A further object of the invention is to provide a system which provides more rapid and accurate generation of a frequency cancelling signal to be combined with a received input signal to cancel an interference signal therefrom.
Still another object of the invention is to provide frequency cancelling system having improved operating performance through its continuous generation of a frequency cancelling signal from the same RF signal source from which the interference signal arises.
These and other objects are provided by the frequency cancelling system and method of the present invention. The system operates by generating a phase-adjusted frequency cancelling signal for use in combining with a received input signal to eliminate the interference signal component therefrom.
During an adjustment phase of operation prior to receiving one or more communication signals, the interference frequency cancelling system receives an input signal which contains the interference signal. Based on that input signal, the system automatically adjusts the amplitude and phase of a locally generated reference signal to have the same amplitude and to be opposite in phase with respect to the interference signal. Then, during a communication phase of operation, the amplitude and phase of the reference signal are held constant, such that when the reference signal is combined with the received input signal, the interference signal is cancelled therefrom.
The frequency cancelling system of the present invention is advantageously included in a controlling transceiver of radio frequency communication system, the controlling transceiver being used to. communicate information with a plurality of responding transceivers which may be, for example, radio frequency identification (RFID) tags. In such communication system, the controlling transceiver transmits a signal at a fundamental frequency to the responding transceivers. In return, the controlling transceiver receives a radio frequency (RF) input signal which includes both information-containing signal transmissions, and interfering emissions made by the responding transceivers on a return frequency which stands in predetermined relation to the fundamental frequency, the return frequency being, for example, a harmonic of the fundamental frequency.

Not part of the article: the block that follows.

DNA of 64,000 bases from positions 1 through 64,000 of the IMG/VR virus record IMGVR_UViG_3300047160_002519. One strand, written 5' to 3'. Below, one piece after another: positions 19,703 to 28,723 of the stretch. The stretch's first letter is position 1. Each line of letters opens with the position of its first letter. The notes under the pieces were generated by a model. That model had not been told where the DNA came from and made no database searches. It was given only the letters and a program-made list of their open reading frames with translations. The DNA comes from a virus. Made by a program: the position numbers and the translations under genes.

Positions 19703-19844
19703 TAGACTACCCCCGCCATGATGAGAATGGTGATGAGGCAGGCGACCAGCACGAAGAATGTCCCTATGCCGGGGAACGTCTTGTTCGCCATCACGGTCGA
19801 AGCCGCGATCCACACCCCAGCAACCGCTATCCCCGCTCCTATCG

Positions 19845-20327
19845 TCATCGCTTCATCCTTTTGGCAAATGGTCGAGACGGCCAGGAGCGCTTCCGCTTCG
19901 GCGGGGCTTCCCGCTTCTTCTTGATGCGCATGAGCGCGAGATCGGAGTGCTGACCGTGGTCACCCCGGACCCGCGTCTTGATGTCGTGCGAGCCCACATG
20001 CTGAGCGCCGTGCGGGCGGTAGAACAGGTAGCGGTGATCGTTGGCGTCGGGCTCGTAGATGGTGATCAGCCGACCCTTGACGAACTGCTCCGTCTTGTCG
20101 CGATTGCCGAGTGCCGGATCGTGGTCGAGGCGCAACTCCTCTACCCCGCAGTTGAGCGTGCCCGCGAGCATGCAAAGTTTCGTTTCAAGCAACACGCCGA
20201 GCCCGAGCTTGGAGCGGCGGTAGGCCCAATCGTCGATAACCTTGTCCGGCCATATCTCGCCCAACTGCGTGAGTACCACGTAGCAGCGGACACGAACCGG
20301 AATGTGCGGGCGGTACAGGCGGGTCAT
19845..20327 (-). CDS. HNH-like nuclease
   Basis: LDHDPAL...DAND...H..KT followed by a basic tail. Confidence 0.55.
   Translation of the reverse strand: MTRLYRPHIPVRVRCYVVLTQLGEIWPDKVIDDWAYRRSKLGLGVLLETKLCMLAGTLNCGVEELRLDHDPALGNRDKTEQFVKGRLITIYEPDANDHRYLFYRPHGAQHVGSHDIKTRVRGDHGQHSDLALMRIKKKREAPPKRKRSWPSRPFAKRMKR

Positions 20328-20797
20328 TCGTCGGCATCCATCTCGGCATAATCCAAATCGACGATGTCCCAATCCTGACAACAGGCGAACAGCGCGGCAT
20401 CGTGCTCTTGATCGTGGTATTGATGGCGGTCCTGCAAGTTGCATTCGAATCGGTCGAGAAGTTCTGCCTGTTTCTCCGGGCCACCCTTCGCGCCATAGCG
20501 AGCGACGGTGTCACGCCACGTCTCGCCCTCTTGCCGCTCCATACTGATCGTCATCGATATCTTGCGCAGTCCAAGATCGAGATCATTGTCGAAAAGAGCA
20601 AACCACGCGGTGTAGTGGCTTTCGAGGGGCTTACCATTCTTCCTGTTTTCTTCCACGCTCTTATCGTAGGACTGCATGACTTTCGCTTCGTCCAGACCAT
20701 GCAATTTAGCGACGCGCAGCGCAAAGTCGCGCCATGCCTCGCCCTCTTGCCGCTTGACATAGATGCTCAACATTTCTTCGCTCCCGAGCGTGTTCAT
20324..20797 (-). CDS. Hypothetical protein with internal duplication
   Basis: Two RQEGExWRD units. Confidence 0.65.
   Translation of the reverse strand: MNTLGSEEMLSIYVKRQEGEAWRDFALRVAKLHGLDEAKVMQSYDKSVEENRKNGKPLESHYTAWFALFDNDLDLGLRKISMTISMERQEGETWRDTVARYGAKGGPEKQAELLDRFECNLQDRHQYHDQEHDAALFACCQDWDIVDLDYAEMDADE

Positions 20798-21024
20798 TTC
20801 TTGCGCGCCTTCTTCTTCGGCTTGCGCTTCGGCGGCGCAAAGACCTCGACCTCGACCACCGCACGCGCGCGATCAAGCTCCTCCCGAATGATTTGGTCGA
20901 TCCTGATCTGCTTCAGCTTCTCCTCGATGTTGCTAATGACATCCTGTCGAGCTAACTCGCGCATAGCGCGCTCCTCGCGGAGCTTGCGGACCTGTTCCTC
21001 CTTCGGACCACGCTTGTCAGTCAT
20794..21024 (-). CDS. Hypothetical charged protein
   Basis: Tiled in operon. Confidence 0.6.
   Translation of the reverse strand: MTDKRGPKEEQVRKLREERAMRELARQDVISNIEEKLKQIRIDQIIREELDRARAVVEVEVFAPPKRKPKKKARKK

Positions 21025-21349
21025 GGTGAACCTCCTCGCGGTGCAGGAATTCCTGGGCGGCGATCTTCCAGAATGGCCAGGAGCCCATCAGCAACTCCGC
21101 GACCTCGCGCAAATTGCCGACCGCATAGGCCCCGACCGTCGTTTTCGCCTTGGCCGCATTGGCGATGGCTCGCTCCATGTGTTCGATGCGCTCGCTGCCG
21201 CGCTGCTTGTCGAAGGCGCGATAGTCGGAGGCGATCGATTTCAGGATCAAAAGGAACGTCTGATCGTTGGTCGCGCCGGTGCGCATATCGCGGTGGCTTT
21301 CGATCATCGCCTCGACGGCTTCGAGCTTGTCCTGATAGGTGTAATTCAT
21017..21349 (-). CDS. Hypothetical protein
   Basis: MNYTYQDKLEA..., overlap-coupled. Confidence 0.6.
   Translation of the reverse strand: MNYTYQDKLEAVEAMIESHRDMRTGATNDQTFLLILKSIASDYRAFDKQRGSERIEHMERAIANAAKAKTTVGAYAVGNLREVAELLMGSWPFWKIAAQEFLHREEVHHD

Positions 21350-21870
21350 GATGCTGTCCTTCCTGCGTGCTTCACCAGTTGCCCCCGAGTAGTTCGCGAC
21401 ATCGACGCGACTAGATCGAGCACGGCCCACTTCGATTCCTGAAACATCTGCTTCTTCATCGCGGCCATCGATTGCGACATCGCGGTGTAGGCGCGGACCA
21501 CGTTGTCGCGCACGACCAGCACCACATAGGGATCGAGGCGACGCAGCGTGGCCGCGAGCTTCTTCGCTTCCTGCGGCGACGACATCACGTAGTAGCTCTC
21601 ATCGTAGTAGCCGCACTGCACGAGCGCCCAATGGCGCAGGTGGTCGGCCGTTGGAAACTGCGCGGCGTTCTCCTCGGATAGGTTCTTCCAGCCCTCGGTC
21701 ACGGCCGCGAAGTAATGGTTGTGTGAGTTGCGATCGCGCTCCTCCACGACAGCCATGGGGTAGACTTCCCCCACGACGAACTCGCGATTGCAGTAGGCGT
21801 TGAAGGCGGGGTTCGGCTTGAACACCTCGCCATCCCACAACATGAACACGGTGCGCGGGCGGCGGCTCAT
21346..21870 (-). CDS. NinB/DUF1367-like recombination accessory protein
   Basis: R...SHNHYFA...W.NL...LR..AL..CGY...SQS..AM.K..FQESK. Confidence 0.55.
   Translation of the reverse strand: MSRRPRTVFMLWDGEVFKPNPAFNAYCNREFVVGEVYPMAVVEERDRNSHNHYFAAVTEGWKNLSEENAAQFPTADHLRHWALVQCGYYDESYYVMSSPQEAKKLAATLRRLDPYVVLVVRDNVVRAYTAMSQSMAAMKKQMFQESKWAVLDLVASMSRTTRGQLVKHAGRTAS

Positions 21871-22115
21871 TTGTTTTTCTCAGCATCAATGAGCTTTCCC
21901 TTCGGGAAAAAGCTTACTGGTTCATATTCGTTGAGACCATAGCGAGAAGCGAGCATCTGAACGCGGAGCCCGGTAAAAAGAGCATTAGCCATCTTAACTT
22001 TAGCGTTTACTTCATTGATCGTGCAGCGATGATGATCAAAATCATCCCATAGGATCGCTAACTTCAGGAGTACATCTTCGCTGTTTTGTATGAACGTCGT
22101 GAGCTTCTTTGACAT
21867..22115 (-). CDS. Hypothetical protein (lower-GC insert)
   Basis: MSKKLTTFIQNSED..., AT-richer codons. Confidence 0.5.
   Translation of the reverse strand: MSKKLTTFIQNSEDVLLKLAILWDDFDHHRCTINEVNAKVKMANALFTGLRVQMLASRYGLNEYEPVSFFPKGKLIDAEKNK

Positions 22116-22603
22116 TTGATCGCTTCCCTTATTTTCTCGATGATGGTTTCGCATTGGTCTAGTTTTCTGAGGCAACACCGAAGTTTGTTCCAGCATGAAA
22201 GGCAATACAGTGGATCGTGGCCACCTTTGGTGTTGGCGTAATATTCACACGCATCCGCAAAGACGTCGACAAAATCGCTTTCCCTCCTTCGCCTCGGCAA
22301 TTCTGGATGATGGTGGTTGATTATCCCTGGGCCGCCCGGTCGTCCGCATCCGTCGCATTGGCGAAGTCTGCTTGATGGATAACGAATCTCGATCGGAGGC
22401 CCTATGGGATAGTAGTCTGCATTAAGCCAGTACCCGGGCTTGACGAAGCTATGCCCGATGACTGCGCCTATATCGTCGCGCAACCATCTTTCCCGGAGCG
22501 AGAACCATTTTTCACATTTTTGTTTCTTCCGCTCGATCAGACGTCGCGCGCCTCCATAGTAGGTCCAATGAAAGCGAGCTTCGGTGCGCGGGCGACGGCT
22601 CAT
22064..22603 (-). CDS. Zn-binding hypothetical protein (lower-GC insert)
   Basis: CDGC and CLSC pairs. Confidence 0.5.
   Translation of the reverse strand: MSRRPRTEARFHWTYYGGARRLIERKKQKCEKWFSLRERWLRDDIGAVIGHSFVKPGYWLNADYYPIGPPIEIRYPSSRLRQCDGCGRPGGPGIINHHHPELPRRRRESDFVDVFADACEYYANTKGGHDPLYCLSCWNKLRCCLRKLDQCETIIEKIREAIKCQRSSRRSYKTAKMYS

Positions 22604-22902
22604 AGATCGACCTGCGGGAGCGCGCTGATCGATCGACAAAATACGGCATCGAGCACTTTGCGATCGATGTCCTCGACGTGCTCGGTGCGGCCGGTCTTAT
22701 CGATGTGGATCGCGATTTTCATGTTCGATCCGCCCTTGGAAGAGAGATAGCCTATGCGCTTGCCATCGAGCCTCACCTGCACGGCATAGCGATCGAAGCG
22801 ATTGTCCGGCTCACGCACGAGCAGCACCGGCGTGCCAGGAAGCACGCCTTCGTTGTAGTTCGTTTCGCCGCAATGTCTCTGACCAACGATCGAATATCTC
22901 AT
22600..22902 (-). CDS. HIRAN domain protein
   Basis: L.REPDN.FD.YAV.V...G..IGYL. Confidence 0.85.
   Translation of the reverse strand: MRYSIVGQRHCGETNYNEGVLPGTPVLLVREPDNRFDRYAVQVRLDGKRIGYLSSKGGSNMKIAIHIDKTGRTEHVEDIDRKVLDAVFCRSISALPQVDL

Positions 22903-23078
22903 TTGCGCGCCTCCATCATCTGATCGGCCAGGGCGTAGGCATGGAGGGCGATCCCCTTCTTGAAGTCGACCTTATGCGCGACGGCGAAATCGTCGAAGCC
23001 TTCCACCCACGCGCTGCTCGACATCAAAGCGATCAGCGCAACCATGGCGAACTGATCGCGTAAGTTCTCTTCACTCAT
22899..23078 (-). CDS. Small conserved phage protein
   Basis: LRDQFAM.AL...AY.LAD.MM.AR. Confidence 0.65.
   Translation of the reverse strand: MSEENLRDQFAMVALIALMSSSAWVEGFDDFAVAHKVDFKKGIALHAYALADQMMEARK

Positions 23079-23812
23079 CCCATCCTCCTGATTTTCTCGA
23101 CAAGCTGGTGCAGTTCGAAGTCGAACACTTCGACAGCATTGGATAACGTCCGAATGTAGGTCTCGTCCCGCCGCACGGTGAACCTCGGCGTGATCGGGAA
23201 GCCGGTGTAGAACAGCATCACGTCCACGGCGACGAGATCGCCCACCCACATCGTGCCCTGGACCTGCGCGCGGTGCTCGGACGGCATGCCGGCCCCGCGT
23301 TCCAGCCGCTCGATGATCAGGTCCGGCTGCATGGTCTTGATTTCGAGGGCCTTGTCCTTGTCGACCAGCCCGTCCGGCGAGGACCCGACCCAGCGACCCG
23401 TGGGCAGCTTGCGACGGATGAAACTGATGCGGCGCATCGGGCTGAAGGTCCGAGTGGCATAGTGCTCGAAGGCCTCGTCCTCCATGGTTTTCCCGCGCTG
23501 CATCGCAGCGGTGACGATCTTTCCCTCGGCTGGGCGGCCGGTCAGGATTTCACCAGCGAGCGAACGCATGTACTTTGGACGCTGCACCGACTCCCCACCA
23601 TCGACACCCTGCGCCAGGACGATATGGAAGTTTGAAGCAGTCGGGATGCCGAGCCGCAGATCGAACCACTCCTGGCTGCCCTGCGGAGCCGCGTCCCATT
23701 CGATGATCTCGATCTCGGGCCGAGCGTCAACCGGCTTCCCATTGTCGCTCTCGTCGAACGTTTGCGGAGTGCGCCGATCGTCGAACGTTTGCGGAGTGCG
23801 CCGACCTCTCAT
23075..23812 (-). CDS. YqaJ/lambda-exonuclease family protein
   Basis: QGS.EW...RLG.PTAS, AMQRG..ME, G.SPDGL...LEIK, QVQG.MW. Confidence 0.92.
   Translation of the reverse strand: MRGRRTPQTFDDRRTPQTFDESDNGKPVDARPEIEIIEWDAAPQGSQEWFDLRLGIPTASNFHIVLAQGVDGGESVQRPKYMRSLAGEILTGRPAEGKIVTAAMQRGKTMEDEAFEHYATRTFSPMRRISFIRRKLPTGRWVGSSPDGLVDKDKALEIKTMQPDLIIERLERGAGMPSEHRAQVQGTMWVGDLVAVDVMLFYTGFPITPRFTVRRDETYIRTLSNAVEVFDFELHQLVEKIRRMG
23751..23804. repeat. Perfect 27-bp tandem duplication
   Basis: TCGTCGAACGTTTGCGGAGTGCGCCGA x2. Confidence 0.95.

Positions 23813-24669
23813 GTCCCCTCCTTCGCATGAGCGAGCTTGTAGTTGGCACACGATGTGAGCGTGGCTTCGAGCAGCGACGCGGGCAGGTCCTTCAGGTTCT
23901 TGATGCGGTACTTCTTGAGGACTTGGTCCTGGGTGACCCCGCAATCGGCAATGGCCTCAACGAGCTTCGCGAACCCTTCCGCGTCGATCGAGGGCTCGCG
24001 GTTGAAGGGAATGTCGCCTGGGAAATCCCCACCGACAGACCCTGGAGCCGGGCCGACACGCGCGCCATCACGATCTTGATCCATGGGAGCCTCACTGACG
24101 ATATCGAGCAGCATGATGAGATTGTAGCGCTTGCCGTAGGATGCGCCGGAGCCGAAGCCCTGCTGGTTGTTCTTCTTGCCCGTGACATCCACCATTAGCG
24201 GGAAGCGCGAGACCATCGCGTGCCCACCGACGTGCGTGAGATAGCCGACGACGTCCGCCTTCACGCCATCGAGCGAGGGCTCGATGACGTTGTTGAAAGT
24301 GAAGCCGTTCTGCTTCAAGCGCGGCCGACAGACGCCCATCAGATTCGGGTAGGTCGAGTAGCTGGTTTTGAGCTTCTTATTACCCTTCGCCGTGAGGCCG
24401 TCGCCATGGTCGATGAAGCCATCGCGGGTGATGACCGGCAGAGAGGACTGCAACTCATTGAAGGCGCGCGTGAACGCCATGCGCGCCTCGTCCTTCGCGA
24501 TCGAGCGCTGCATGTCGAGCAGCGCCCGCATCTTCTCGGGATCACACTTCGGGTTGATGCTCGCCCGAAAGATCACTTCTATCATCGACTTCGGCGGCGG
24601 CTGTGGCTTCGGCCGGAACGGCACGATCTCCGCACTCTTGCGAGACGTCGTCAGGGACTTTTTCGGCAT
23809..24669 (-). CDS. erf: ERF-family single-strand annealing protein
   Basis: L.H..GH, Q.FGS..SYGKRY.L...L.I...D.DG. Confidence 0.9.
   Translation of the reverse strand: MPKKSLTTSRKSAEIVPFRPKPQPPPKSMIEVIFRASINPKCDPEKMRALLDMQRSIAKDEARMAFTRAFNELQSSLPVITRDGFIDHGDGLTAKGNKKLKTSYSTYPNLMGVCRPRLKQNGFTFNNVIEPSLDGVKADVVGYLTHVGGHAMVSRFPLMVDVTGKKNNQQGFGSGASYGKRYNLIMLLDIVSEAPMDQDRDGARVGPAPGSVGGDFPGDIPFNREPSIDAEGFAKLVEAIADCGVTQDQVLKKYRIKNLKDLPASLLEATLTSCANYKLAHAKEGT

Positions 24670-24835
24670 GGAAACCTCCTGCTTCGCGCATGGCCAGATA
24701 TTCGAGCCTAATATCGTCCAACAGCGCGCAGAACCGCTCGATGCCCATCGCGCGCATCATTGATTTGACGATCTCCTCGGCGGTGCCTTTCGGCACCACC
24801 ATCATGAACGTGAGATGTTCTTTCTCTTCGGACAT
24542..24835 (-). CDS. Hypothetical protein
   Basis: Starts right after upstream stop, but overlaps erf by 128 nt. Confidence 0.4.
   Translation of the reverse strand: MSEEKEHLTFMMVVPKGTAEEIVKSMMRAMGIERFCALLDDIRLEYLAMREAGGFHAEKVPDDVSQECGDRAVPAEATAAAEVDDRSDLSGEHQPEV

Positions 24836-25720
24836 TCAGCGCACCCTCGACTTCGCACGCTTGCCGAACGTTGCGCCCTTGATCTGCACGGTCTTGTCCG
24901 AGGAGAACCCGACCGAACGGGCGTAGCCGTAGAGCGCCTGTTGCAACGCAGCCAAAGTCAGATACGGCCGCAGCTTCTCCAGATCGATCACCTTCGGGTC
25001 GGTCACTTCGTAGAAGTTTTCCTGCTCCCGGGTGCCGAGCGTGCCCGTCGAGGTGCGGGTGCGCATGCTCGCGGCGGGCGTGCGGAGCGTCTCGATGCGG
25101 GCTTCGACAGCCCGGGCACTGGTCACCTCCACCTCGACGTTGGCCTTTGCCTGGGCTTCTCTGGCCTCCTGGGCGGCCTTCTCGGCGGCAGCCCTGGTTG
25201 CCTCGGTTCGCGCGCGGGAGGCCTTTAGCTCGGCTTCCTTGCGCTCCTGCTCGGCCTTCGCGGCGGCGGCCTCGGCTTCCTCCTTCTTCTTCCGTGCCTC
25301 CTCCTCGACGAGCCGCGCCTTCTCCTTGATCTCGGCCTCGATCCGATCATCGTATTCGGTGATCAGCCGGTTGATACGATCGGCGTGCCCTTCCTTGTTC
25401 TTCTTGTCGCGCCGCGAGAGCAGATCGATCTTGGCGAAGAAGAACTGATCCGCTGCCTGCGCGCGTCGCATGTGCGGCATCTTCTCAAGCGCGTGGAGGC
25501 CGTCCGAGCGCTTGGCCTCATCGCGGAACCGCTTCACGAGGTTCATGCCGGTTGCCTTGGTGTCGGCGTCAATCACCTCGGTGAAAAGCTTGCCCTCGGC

In such communication system, the controlling transceiver transmits a signal signalling all of the responding transceivers to commence operations simultaneously. Each responding transceiver transmits an information-containing communication signal at the return frequency, for reception by the controlling transceiver at a randomly determined time after commencing operation. However, as soon as the responding transceivers commence operation, each of the responding transceivers immediately begins emitting an undesired steady quantum of signal energy at the return frequency. Owing to the placement of the responding transceivers relative to each other and the interrogation transceiver, and the relative strength of the undesired emissions, the undesired emissions may prevent some of the information-containing communication signals from being accurately detected. The frequency cancelling system of the present invention operates upon the received information-containing communication signal to eliminate the interference frequency component which results from the undesired emissions, thereby improving the reception and processing of communication signals transmitted at the same frequency.
As used in the above-described communication system, in a first adjustment phase of operation of the present invention, the controlling transceiver transmits an unmodulated RF carrier signal at a fundamental frequency and receives an RF input signal which contains an interference signal being the sum of the undesired emissions at the return frequency. The received RF input signal is coupled to a bandpass filter which outputs a band-limited signal containing the interference signal. The interference signal is then converted to intermediate frequency (IF) and coarsely adjusted in level by a digitally controlled attenuator in feedback relation with a voltage-reference level detector.